Ben Stiller and Owen Wilson in Zoolander 2
Frazer Harrison/ Dimitrios Kambouris/ Kevin Mazur/ Getty Images
The first time I saw Zoolander I didn’t like it, but it grew on me after multiple viewings, so after I saw Zoolander 2 and did not like it, I actually went back the next day and tried it again. Maybe it just needed to grow on me so I could properly appreciate its absurdity, but no. Zoolander 2 isn’t secretly brilliant like its predecessor, nor does it have the kind of absurd humor it takes time to unpack. It’s just a bad movie, embodying every reason that comedy sequels are a bad idea 99% of the time. If there’s any actual comedy contained within Zoolander 2, it’s buried deep in the subtext. Way, way down deep, like so deep it’s in another movie altogether. Because there’s no actual comedy in this one.
The biggest laugh of the movie happens in the opening minutes, and it’s mostly just people laughing at the notion of Justin Bieber being murdered. After that, Zoolander 2 is a wasteland of celebrity cameos, non-jokes, and callbacks to Zoolander. What makes Zoolander work is that underpinning the absurdist stylings of Ben Stiller—who returns as not only Derek Zoolander but also the co-writer and director of the sequel—is a fairly scathing satire aimed at the fashion industry and how clueless and insular it can be. There’s an angry edge to Zoolander that, back then, seemed in line with Stiller’s status as a frustrated would-be star. He clearly had the talent—and the connections—but mainstream success eluded him, and Zoolander has the bite of the rejected. Literally, the movie is about a guy who gets rejected by the thing he loves when something flashy and loud comes along.
Zoolander 2 lacks any sense of that anger, or even energy, in its place. Stiller is now a marquee actor and filmmaker, and co-writer Justin Theroux is married to one of the most famous women on the planet and is living a super-luxe Beverly Hills celebrity lifestyle, which is exactly the thing the movie fails to lampoon. Initially it feels like that’s the direction Zoolander 2 is going to go—the conflating of celebrity culture and reality brought on by social media and the digital age. But the movie is far too lazy for that. Instead of breaking new ground on how celebrities now promote their ridiculous lifestyles as attainable, or how social media makes everyone famous within their own bubble, Zoolander 2 would rather revisit the tiny cellphone joke—which isn’t even true anymore, as phablets grow ever more ubiquitous.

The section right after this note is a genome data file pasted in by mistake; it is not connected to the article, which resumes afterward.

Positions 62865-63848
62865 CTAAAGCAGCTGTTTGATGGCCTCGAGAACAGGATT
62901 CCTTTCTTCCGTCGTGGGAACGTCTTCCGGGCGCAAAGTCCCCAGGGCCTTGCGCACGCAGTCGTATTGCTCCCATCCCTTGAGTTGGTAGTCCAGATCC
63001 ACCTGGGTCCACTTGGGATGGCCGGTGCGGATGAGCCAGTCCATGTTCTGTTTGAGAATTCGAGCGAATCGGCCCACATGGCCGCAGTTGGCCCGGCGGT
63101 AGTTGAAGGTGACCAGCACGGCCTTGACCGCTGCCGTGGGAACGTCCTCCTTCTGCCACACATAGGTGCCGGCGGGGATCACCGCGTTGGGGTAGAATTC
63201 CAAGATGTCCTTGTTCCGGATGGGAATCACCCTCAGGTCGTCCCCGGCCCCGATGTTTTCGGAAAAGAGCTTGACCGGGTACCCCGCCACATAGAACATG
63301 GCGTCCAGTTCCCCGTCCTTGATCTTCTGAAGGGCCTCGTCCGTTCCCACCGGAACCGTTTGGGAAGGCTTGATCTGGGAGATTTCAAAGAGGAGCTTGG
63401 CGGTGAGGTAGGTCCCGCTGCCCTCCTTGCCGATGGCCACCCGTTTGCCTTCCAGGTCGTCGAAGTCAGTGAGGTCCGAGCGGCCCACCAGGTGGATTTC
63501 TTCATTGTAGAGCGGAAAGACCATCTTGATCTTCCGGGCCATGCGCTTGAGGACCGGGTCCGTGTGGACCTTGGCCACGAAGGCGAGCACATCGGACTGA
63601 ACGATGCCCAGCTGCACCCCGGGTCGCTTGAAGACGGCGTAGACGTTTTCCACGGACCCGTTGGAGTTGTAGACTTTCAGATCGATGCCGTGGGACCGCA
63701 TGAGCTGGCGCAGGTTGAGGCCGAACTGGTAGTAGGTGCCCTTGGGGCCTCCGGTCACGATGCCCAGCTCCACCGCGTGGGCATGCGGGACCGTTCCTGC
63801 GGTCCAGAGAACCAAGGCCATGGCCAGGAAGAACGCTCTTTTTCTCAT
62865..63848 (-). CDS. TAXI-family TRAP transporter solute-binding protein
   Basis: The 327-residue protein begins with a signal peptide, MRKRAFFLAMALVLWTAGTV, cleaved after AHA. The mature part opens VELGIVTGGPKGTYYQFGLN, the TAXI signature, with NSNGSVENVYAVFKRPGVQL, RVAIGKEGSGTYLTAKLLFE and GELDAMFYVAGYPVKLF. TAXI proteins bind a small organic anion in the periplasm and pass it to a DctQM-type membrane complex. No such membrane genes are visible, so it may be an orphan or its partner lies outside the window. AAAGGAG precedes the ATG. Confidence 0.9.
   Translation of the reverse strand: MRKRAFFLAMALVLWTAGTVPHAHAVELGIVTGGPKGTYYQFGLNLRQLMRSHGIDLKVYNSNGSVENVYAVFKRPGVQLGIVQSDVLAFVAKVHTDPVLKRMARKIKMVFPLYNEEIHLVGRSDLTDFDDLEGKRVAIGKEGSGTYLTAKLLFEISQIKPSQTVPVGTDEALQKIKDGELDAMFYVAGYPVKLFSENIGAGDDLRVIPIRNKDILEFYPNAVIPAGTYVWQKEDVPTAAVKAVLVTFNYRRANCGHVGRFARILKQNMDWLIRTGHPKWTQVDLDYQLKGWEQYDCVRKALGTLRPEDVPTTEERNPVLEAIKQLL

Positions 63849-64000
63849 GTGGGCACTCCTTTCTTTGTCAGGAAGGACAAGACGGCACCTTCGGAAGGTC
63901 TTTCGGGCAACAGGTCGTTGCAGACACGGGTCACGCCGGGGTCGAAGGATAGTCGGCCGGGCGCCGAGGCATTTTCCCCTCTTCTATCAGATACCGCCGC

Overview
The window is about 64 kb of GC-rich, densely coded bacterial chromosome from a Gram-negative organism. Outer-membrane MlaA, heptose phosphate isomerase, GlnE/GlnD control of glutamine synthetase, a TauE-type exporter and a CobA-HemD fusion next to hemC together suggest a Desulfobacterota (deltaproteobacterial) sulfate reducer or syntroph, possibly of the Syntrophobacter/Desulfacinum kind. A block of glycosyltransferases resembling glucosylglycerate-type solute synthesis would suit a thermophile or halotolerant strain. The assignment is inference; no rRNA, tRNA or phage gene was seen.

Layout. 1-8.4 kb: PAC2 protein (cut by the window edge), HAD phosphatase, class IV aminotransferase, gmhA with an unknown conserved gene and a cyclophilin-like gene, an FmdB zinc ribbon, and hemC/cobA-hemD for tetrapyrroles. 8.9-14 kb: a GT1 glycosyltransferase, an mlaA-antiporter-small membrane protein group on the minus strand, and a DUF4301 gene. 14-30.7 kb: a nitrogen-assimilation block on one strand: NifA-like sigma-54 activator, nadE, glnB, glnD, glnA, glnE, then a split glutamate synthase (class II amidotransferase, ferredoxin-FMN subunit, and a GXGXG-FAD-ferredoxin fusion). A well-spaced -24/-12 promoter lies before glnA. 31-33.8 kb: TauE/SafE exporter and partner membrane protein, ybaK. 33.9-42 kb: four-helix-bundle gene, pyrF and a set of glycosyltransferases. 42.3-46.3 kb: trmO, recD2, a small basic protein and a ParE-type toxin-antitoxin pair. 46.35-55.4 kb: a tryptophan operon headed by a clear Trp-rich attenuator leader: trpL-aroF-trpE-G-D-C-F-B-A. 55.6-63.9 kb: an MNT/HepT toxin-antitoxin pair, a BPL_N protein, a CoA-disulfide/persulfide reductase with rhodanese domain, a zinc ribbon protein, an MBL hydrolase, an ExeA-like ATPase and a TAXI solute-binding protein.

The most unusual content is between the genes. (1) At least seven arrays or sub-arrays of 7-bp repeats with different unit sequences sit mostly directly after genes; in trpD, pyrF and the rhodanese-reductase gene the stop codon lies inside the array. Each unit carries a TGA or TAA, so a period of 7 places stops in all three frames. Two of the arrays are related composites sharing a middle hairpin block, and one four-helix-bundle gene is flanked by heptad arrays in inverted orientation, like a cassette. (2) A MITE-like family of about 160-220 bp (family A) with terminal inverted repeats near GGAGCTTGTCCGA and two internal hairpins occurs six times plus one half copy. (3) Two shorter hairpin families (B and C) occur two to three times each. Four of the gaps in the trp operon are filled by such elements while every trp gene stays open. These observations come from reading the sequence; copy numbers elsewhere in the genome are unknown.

Kristen Wiig goes for broke as Botox monster and fashion designer Alexanya Atoz, and had she been given decent material to work with, she probably could have turned that character into an instant star, like Will Ferrell did for Mugatu in the original. (Ferrell is spinning his wheels here, cashing that check.) But she’s as stranded as everyone else, literally all dressed up with nowhere to go. It’s a major problem for the movie—there are no jokes in places where there desperately need to be jokes.
Benedict Cumberbatch appears as “All” a gender-mysterious supermodel whose appearance in the trailers incited online riots and accusations of transphobia. Taken in the full context of the movie, “All” is not transphobic. “All” isn’t anything, because there’s no joke. There’s just Cumberbatch dressed up like an alien and Hansel and Zoolander spouting random words until the scene ends. Is the joke supposed to be the androgynous stylings of runway models? Or is it supposed to be that Zoolander and Hansel are old and out of touch? Or is it how people dance around asking obvious but potentially insensitive questions when dealing with rapidly changing social mores? No idea. There’s a set-up—Hansel and Zoolander are passed over for the new-normal androgyny of “All”—but there’s no payoff.
Zoolander 2 wastes so much time on celebrity cameos and recreating jokes from the original that it never develops a rhythm or identity of its own. Penelope Cruz is wasted as a member of Interpol’s Fashion Police—another thing that is all set-up and no punchline—and there are subplots about Zoolander trying to regain custody of his son and Hansel impregnating every member of his orgy, even the men, that don’t go anywhere because no one ever bothered to write proper jokes anywhere in this movie. Zoolander 2 is bafflingly bad, a coda of failure to forever stain the original.